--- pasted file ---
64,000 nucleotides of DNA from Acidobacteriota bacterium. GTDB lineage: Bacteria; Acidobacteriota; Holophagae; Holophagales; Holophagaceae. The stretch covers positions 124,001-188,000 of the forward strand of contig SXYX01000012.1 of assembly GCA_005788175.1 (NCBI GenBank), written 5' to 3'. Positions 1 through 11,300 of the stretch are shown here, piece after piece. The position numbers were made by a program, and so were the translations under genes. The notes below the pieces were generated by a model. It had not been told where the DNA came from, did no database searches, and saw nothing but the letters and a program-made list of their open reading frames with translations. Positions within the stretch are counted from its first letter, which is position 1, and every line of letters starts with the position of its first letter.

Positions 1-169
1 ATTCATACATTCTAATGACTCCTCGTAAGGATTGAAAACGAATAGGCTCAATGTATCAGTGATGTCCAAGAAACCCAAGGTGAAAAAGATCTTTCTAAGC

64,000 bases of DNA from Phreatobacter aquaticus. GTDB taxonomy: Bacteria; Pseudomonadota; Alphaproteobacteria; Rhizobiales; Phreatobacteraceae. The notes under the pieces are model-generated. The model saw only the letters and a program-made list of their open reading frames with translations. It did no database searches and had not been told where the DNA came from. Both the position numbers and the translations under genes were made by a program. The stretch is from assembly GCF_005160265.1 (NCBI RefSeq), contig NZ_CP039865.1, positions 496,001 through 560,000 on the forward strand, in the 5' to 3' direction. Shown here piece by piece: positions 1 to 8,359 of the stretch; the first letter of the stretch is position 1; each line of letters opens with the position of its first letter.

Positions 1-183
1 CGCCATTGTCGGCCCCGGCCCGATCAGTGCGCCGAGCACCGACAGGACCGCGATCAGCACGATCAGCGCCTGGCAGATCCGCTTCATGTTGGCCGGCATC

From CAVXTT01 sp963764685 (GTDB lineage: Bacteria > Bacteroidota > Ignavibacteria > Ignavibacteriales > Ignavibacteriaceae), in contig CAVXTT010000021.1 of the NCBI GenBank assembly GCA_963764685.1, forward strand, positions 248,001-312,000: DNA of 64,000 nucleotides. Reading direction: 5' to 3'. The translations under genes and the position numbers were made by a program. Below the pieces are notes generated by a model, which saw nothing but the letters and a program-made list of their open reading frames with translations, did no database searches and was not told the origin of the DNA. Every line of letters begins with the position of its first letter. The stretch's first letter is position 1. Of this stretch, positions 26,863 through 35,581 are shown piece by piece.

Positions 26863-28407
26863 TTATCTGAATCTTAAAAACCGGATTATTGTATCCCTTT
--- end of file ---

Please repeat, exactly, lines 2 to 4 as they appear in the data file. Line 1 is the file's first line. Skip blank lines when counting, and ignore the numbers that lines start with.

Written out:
Positions 1-169
1 ATTCATACATTCTAATGACTCCTCGTAAGGATTGAAAACGAATAGGCTCAATGTATCAGTGATGTCCAAGAAACCCAAGGTGAAAAAGATCTTTCTAAGC

64,000 bases of DNA from Phreatobacter aquaticus. GTDB taxonomy: Bacteria; Pseudomonadota; Alphaproteobacteria; Rhizobiales; Phreatobacteraceae. The notes under the pieces are model-generated. The model saw only the letters and a program-made list of their open reading frames with translations. It did no database searches and had not been told where the DNA came from. Both the position numbers and the translations under genes were made by a program. The stretch is from assembly GCF_005160265.1 (NCBI RefSeq), contig NZ_CP039865.1, positions 496,001 through 560,000 on the forward strand, in the 5' to 3' direction. Shown here piece by piece: positions 1 to 8,359 of the stretch; the first letter of the stretch is position 1; each line of letters opens with the position of its first letter.